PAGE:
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Degradation in quality of classic belgian beers?

I’ve been drinking beers such as Saison Dupont, Chimey Tripple, Rodenbach for only a few years – 4 or 5. But over the past year I’ve noticed a degradation in their quality. Less flavor and aroma, in general. I’ve noticed this in many bottles over the past year, progressively getting worse. All bottles were stored well.

I’d just like to know if anyone else is noticing this. My theory is that with the up-rise in demand, the quality is diminishing. It could just be me, but I’m not sure.

I finally tried Saison Dupont the other day and wasn’t impressed after hearing so much about it. It was OK, but like you said, it seemed to be lacking…Le Merle on the other hand…

Perhaps. It could very well be that with increased demand and popularity, the need to produce more might possibly have affected quality in some cases. But, maybe not.

Don’t dismiss the possibility that it could just be a case of “palate drift”, with your taste buds simply becoming accustomed to more intense flavors present in other beers you consume.

I see this as a trend, actually.
For example, with American commercial beer having gone from ‘bland’ to (in many cases) ‘overdone’ in the last 30 or so years, I’ll often see critiques of very well made beers where good balance in the brew appears to get treated like a defect. We seem to be in an era where intense, over the top flavors seem to get more of the attention. It’s not that such beers are necessarily bad…some of them can be quite amazing… but it seems that the positive aspects of other more subdued beers seem to get overlooked, lost in the shuffle, or in some cases summarily dismissed.

From time to time, I take a complete “break” from beer to reset my palate. It’s rather surprising to make tasting observations after such a ‘break’…you sometimes wind up looking as some of those seemingly fading favorites, or even some ‘average’ brews quite differently!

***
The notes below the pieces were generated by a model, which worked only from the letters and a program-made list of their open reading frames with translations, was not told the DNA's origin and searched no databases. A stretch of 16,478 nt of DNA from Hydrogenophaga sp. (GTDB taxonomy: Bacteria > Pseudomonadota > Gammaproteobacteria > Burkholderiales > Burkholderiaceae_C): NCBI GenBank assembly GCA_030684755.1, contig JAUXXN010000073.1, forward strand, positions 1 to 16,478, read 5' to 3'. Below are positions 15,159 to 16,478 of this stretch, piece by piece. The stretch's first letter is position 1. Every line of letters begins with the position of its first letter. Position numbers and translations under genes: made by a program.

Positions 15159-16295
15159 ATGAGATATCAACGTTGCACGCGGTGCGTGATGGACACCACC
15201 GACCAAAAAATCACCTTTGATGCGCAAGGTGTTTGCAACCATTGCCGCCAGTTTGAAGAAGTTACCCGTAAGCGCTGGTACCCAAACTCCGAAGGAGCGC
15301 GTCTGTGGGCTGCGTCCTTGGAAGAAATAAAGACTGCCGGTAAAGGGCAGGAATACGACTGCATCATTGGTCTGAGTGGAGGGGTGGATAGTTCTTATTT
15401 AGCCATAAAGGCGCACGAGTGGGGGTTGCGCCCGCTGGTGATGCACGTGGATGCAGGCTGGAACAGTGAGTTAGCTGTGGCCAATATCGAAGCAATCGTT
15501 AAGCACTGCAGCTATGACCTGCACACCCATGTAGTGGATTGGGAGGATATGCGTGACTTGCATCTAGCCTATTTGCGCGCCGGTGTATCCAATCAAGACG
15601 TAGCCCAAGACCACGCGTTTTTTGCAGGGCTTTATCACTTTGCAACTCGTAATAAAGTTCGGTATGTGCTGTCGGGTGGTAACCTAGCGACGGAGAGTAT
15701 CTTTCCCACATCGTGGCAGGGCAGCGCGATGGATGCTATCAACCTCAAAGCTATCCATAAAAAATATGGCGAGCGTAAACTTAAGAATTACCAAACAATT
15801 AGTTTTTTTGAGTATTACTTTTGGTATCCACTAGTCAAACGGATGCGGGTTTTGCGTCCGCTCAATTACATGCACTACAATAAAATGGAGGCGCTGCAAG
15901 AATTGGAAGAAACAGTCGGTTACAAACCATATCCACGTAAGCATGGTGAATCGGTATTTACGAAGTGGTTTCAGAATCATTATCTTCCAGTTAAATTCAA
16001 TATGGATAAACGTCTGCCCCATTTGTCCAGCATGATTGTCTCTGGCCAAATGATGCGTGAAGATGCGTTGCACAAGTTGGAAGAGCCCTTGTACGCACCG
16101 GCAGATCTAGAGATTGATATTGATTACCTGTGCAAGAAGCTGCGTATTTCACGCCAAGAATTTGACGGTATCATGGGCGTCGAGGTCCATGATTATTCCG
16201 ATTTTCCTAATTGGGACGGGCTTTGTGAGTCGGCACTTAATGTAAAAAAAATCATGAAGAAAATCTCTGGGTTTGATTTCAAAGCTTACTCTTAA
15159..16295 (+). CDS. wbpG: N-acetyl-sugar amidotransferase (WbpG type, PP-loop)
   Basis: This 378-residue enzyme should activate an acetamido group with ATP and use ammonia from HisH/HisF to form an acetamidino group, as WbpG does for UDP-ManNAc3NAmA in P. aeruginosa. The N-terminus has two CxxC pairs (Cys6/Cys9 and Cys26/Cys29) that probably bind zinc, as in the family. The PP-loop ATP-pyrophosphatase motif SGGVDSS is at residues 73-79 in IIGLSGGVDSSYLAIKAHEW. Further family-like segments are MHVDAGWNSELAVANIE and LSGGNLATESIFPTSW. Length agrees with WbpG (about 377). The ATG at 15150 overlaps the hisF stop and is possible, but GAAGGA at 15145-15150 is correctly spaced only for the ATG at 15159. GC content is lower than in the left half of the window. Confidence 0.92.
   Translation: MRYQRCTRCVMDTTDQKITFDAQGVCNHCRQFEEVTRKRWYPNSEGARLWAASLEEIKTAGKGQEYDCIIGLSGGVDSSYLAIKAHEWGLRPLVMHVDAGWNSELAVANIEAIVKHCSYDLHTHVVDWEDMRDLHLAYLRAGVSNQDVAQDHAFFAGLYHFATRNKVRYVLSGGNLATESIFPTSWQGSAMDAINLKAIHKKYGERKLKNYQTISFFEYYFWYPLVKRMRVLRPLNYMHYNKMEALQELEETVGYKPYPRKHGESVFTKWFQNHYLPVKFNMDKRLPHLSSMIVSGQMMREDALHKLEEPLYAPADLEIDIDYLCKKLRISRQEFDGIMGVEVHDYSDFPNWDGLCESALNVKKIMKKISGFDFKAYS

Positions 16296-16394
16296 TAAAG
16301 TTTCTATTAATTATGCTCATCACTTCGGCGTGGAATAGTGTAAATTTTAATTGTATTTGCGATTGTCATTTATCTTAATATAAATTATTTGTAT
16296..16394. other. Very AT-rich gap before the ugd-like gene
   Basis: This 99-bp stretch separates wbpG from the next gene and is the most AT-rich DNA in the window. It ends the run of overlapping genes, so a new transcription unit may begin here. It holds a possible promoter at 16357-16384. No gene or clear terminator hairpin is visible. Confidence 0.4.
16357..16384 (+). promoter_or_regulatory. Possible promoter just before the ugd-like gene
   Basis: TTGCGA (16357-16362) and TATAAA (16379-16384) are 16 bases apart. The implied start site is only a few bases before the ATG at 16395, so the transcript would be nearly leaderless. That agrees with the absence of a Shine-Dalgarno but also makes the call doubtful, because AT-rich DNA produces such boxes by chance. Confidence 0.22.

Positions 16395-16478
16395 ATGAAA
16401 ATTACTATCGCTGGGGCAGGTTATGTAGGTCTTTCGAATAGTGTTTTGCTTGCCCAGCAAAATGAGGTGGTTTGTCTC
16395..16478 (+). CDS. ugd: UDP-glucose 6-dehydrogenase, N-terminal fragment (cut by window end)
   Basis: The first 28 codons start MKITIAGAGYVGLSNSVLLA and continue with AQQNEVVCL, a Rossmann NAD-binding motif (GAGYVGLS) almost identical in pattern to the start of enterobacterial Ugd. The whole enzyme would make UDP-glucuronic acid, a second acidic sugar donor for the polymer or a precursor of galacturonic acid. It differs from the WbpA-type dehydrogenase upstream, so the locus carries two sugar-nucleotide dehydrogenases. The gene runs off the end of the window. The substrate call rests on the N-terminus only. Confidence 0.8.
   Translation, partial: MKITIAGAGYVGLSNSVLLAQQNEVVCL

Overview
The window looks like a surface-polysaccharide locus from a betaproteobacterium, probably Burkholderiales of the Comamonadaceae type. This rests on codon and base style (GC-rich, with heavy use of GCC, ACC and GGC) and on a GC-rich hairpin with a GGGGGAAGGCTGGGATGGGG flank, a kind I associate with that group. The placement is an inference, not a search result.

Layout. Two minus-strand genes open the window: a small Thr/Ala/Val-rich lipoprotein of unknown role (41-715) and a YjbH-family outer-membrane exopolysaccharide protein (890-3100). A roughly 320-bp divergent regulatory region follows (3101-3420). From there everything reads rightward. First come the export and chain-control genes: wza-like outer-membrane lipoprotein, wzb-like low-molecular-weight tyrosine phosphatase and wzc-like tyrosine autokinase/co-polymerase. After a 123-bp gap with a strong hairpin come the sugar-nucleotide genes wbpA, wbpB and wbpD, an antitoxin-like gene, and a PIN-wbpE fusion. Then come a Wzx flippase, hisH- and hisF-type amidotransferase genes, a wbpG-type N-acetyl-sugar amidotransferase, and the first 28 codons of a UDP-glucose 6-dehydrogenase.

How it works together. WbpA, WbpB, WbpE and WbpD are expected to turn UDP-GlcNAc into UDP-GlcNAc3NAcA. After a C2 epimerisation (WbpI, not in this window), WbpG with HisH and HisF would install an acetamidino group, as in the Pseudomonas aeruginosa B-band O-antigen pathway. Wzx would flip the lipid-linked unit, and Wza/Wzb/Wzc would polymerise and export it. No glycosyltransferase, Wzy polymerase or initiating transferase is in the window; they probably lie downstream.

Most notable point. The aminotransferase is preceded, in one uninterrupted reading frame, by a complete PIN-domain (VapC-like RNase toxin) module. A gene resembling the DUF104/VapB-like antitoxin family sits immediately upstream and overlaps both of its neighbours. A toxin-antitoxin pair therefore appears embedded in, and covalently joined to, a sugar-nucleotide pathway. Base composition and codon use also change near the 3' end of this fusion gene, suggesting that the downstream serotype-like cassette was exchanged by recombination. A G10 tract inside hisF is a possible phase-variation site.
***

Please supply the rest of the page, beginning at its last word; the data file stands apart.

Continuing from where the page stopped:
[quote=“The Professor”]Perhaps. It could very well be that with increased demand and popularity, the need to produce more might possibly have affected quality in some cases. But, maybe not.

Don’t dismiss the possibility that it could just be a case of “palate drift”, with your taste buds simply becoming accustomed to more intense flavors present in other beers you consume.

I see this as a trend, actually.
For example, with American commercial beer having gone from ‘bland’ to (in many cases) ‘overdone’ in the last 30 or so years, I’ll often see critiques of very well made beers where good balance in the brew appears to get treated like a defect. We seem to be in an era where intense, over the top flavors seem to get more of the attention. It’s not that such beers are necessarily bad…some of them can be quite amazing… but it seems that the positive aspects of other more subdued beers seem to get overlooked, lost in the shuffle, or in some cases summarily dismissed.

From time to time, I take a complete “break” from beer to reset my palate. It’s rather surprising to make tasting observations after such a ‘break’…you sometimes wind up looking as some of those seemingly fading favorites, or even some ‘average’ brews quite differently![/quote]

I could not agree more! I’ve been noticing this a lot lately. It’s similar to folks who have to have hot sauce on everything. Eventually, they find no flavor from anything that isn’t doused in ghost pepper. :cheers: